German food tech company Bluu Seafood, is showing off its first cell-based fish as it readies for regulatory approval processes across Europe, Asia, and North America.
Bluu is the first European-based cultivated fish producer to reveal market-ready products: fish sticks and fish balls. Both are made from a “one-time” fish biopsy that didn’t take the life of the animal. Cell lines were developed from the single extraction and cultivated in bioreactors.
This technology—what’s called “immortalized cells”—reduces the need for additional animal samples, proving an independent supply chain is possible without repeated cell samples needed.
“That is the amazing thing about ‘immortalized’ cells—while ‘normal’ cells double for, let’s say, 20 times and then stop, the immortalized cells keep on doubling—theoretically forever,” Bluu co-founder Simon Fabich told TechCrunch.
Blluu, which launched in 2020, is working on Atlantic Salmon, rainbow trout, and carp. For now, it’s also sidestepping the more complicated whole muscle meat products like Wildtype’s whole cut Pacific salmon fillets, for fish sticks and fish balls. “From a product perspective, the structure of fish meat is easier to achieve than the more complex mammalian meat structure — think salmon fillet versus steak,” Fabich explained.
“We are working in parallel on more complex products such as fish fillet and sashimi, of which prototypes already exist,” Fabich said. “But those are without a doubt harder to scale, and it will take more time to achieve price parity with the conventional product.”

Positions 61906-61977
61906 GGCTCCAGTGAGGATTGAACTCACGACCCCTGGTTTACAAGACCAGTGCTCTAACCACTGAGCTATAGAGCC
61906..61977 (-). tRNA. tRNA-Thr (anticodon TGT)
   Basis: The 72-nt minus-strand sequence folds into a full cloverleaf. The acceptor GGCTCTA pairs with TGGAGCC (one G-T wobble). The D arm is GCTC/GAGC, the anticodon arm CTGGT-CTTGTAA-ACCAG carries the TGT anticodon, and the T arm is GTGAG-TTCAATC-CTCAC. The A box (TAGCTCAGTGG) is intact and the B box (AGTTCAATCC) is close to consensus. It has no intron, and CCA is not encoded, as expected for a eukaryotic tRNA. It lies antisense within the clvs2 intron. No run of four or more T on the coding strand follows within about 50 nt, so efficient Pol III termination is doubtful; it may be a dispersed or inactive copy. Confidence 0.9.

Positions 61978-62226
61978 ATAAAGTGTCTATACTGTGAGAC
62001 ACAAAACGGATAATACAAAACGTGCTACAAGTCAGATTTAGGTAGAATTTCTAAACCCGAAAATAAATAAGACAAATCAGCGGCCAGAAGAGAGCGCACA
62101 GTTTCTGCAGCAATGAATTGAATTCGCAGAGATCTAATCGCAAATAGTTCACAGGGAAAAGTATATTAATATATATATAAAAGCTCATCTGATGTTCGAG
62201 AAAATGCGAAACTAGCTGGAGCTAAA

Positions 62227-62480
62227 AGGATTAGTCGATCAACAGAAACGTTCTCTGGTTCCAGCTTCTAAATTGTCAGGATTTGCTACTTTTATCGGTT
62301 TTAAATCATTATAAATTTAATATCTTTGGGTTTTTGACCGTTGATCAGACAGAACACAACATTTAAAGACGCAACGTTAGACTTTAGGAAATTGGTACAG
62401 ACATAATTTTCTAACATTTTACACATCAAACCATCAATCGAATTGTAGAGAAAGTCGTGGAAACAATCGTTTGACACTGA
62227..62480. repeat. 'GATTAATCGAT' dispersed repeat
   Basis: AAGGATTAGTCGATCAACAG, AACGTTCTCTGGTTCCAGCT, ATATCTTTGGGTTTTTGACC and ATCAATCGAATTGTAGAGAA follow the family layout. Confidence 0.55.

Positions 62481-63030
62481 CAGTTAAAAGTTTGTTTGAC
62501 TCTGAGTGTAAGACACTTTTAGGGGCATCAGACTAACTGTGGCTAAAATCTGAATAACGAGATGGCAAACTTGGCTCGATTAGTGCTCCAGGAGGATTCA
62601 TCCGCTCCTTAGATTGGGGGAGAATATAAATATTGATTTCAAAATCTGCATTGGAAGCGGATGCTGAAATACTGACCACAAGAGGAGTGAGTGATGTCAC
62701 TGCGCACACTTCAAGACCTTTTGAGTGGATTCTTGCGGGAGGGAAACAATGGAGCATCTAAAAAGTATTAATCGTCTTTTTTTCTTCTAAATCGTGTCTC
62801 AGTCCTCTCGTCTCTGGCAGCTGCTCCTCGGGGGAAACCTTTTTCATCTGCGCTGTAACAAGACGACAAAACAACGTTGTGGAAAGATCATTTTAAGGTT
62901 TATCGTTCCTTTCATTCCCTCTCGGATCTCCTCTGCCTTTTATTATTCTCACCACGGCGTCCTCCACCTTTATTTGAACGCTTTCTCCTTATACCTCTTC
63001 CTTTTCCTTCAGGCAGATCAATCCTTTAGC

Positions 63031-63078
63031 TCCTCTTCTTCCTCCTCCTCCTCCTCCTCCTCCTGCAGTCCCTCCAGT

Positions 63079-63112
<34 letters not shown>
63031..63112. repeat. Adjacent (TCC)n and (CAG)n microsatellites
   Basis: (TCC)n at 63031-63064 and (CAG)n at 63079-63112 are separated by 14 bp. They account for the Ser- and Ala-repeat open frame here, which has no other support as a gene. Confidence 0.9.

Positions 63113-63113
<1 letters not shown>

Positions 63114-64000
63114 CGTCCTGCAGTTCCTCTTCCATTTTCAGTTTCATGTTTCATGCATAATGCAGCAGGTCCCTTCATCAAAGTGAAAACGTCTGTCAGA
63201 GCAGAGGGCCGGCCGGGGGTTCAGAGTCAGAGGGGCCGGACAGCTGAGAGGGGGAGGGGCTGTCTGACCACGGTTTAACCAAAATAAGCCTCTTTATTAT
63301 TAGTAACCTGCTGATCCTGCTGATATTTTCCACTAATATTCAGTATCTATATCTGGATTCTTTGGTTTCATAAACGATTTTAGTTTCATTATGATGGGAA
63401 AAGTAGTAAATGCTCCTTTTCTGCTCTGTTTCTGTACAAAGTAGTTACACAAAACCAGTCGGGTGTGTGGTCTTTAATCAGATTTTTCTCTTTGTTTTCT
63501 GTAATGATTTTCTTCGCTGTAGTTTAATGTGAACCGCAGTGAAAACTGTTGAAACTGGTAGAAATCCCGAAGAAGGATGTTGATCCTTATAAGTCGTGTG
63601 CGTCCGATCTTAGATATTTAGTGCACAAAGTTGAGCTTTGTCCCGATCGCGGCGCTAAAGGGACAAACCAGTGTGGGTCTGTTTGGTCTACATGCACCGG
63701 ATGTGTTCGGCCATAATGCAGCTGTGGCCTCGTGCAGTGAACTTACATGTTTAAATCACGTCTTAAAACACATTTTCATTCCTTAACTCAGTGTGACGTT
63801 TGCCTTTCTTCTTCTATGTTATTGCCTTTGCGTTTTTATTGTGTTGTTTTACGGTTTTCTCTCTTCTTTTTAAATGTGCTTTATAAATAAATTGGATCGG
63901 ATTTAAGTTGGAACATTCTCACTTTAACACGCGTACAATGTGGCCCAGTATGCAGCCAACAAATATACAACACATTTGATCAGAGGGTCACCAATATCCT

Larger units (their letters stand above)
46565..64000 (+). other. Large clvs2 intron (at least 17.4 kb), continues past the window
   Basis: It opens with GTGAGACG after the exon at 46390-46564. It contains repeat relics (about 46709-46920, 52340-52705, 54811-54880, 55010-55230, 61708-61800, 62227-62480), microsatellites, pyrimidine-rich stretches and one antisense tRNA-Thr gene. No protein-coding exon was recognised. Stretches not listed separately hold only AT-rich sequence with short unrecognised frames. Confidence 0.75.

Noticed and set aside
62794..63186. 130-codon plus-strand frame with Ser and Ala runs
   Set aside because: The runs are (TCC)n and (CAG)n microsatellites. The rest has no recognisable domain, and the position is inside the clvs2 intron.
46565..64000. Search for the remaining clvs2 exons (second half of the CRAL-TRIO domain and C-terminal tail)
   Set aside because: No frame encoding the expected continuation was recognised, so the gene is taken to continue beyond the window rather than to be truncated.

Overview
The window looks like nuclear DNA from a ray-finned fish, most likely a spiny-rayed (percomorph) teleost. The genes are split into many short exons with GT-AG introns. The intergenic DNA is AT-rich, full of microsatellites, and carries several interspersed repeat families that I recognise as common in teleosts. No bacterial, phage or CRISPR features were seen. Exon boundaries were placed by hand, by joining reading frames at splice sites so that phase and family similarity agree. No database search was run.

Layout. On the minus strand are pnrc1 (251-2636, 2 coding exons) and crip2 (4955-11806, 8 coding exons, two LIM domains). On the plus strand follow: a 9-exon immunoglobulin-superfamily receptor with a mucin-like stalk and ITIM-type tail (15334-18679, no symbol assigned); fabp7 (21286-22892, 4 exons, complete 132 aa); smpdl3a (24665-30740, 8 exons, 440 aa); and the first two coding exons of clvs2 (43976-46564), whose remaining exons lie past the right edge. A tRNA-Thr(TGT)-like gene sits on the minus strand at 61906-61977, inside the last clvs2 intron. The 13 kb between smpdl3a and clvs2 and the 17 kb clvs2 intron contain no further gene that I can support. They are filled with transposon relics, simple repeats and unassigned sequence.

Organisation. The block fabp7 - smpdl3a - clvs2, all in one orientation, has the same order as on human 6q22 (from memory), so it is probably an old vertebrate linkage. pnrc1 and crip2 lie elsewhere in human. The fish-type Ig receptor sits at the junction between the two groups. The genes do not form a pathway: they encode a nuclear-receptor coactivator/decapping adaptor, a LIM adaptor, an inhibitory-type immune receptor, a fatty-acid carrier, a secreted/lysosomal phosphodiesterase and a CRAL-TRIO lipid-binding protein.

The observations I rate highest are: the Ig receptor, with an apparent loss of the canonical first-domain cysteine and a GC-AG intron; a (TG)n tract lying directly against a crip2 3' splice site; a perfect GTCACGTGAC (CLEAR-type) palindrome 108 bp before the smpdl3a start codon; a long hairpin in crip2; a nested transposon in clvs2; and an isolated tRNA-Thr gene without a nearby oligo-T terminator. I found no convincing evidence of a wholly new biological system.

Bluu Seafood and CellX
In April, Bluu announced a strategic partnership with China’s CellX to address food security concerns.
CellX is the leading cultivated meat enterprise in China. TheShanghai-based operation debuted a number of products in 2021, most notably its cell-based pork.
CellX and Bluu are both proactive in moving the cultivated meat sector toward global regulatory approval. Chris Dammann, COO of Bluu Seafood, is a vice president and board member of Cellular Agriculture Europe. Representing for CellX is Ziliang Yang, founder and CEO, who has taken on the role of secretary of the APAC Society for Cellular Agriculture.
“China has the world’s largest consumption of seafood and is, therefore, a particularly important market for Bluu Seafood,” Fabich said in a statement in April. “Together with CellX, we are working to overcome the challenges in sourcing, scaling, and obtaining regulatory approval concerning cultivated fish and meat to bring affordable and tasty products to market.”
The strategic partnership includes collaborative support along the value chains of both brands including aw material sourcing, construction of regional production facilities, and potential sales partnerships. Together, the two aim to raise consumer acceptance levels for cultivated products and share supply partnerships.
“We are pleased to form this strategic partnership with Bluu Seafood as an industry leader in cultivated seafood and board member of Cellular Agriculture Europe,” Ziliang Tang, CEO at CellX said in a statement. “CellX and Bluu Seafood have a complementary focus regarding species and market geographies. This partnership will serve as a starting point for deeper collaboration between the two companies and will encourage more collaboration across the industry. We are solving a global issue, and this requires a global solution.”
Lead photo by Bluu Seafood.
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